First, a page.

To strengthen their attacks on the perceived strongholds of the MDC in urban areas, they adopted a plan to settle thousands of people on farms they controlled adjacent to the urban centers. They established a Zanu PF office on each farm and people are being allocated small plots on which they can build a home. Two weeks ago a report came to light that some 174 000 families (three quarters of a million people) had been settled in these areas, each one taking out Zanu PF membership and paying a small fee for the right to build a shack. All urban areas are now surrounded by a necklace of shanty towns and the new delimitation being planned will draw those into the peri urban areas of many urban seats.
The battle plan called for a tightening of the grip on the media – no reforms were acceptable, two new radio licenses were issued – but to loyal Zanu PF interests and companies. Jamming was resumed on all shortwave broadcasters and a strategy for restricting eh effectiveness of Studio 7 – the VOA station broadcast from neighboring Botswana was agreed and implemented.
No reforms to the environment for the campaign were planned – they would resist any attempts to scrap restrictive legislation. Instead they would intensify their attacks on MDC meetings and activities using all available elements and tools – especially POSA (the successor legislation to the Smith regimes “Law and order Maintenance Act”). Criminal gangs of young thugs were to be used in urban areas as a means of intimidation and coercion.
They tightened their grip on the diamond and gold industries and began to use these resources for patronage, support for the military (purchase of arms and supplementing their incomes). They adopted and implemented a destabilization programme against regimes in the region that were perceived as being hostile to Zanu PF (Zambia (successful), South Africa and Botswana). They tightened their relationship with China and secured assurances of support and protection in return for trade and other concessions.
Finally, they agreed to keep the Registrar General (Mudede) in place and to get him to do his usual stuff – control the balloting, the counting and the reporting of the actual election results. To do this they ring fenced the ZEC, controlled the appointment of staff and made sure that the Commission was ineffective.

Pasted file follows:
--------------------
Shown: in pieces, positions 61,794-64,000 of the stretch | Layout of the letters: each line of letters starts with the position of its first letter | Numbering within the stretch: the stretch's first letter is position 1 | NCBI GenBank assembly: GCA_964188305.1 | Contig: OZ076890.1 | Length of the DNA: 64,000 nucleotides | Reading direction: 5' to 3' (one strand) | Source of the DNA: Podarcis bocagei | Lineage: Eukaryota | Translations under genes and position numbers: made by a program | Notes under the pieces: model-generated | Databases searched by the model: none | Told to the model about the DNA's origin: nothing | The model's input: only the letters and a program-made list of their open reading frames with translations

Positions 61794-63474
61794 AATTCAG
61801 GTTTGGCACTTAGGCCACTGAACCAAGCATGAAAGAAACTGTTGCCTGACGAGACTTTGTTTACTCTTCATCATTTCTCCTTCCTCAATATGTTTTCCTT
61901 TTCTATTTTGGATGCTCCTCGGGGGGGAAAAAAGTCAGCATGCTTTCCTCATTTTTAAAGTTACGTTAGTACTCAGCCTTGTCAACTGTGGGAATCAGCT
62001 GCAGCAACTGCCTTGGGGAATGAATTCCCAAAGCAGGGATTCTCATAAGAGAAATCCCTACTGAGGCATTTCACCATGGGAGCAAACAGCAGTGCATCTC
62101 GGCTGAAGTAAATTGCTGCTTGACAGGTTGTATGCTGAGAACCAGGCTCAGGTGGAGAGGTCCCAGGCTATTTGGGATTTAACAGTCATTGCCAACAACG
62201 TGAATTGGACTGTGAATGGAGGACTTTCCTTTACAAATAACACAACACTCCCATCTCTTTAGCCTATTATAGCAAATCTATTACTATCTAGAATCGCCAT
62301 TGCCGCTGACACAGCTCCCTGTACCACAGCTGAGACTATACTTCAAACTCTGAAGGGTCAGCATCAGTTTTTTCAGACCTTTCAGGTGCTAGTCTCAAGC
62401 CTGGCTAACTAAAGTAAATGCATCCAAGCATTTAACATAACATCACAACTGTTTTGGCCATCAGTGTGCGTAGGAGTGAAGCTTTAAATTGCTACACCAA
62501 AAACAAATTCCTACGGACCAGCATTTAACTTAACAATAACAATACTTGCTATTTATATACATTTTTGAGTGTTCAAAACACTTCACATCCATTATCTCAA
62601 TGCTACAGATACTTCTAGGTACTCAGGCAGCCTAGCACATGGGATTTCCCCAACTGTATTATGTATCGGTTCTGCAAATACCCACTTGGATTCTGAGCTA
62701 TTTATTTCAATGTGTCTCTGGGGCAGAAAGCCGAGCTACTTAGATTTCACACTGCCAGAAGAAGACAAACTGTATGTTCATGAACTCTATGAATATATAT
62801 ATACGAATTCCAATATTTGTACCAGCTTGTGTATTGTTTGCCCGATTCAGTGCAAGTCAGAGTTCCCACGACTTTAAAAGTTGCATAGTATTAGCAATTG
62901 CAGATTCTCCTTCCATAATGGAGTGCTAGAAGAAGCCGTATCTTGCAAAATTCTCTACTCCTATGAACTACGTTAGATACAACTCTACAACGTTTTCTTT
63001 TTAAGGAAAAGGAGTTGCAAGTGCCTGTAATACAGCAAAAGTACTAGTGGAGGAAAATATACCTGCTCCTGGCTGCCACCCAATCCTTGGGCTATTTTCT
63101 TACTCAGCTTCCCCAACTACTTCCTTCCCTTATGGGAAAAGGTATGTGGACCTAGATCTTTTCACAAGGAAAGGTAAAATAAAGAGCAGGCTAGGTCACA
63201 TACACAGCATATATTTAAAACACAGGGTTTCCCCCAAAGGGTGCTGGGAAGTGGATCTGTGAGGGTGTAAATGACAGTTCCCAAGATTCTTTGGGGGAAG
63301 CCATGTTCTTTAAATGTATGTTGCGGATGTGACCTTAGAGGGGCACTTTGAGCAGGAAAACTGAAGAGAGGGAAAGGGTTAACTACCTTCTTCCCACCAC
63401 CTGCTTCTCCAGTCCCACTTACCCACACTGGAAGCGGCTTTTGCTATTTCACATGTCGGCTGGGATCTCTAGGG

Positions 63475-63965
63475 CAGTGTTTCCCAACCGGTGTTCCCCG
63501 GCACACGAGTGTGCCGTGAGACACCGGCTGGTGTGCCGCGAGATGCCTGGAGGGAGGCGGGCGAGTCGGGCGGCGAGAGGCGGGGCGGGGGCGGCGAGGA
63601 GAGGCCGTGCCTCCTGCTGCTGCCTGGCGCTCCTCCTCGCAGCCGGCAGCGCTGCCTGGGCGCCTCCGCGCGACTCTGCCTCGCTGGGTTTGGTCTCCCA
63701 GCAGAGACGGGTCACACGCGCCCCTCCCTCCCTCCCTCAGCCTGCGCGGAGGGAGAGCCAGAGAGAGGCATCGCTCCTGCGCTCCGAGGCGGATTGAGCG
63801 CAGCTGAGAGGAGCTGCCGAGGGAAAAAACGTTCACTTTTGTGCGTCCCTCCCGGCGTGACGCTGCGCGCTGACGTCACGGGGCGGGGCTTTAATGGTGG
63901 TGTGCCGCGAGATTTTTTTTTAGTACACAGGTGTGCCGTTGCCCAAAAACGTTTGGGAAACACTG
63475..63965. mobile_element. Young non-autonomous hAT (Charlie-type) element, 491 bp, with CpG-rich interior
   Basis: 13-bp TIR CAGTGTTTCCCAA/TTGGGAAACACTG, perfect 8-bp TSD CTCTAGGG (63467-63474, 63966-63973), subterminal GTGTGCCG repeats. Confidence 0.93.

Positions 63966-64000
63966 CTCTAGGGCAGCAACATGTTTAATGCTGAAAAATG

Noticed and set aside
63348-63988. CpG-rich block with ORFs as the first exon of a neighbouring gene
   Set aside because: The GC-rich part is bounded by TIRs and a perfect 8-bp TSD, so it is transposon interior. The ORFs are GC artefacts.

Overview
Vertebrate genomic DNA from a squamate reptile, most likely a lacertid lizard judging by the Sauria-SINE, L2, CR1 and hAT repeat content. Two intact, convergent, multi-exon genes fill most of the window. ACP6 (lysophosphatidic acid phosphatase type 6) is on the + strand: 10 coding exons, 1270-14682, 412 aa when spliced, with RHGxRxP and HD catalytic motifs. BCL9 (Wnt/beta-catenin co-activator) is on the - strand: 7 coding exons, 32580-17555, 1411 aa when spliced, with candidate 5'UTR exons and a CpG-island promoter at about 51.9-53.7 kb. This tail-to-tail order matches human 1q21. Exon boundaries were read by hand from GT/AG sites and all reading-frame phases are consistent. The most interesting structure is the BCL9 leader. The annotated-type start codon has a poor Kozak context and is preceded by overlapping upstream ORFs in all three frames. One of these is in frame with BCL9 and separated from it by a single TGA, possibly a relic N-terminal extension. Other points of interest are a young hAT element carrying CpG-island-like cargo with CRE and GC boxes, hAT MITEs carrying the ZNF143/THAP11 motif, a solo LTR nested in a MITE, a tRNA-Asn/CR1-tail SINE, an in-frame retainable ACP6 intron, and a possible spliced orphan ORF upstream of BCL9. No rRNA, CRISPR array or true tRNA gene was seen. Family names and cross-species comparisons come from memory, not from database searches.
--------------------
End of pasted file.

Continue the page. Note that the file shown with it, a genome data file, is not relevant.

Finally they set up a department in the CIO with the specific task of neutralizing the leadership of the MDC and its support base. Orders have been issued to take action against the most effective individuals who might be a threat to the process. The leadership of the MDC Youth Assembly has been crippled by the arrest of its leadership on spurious grounds that they were involved in the killing of a policeman. There is no evidence of this but they have been held in Prison for nearly 18 months. Warrants of arrest for many others have been exercised or are being planned.
The subliminal programme of violence and intimidation that is going on is carefully managed. The product seldom sees the light of day. There is still no explanation of mass graves and fresh bodies in places like Mt. Darwin, Marondera and Mutare. People are disappearing and no one follows up, their families cowed and fearful. Homes are burnt, cattle stolen. Attend an MDC function and you are visited the following day with an eviction order; the programme takes on many forms leaving Zimbabwe as one of the most fearful places on earth with a political fear index higher than that in Iraq or Afghanistan.
Can they win an election with this battle plan? I think so and they are clearly confident of this. The problem is that such a victory would leave Zimbabwe isolated and the new government illegitimate. Their calculations are that this would not matter, they would be protected internationally by the Chinese; they think they can live in isolation from the global community whom they calculate would still provide “humanitarian assistance and aid”. They think that they could do very well on what would be left of the economy and that what remains of their enemies inside Zimbabwe would simply migrate.
Harare 15th October 2012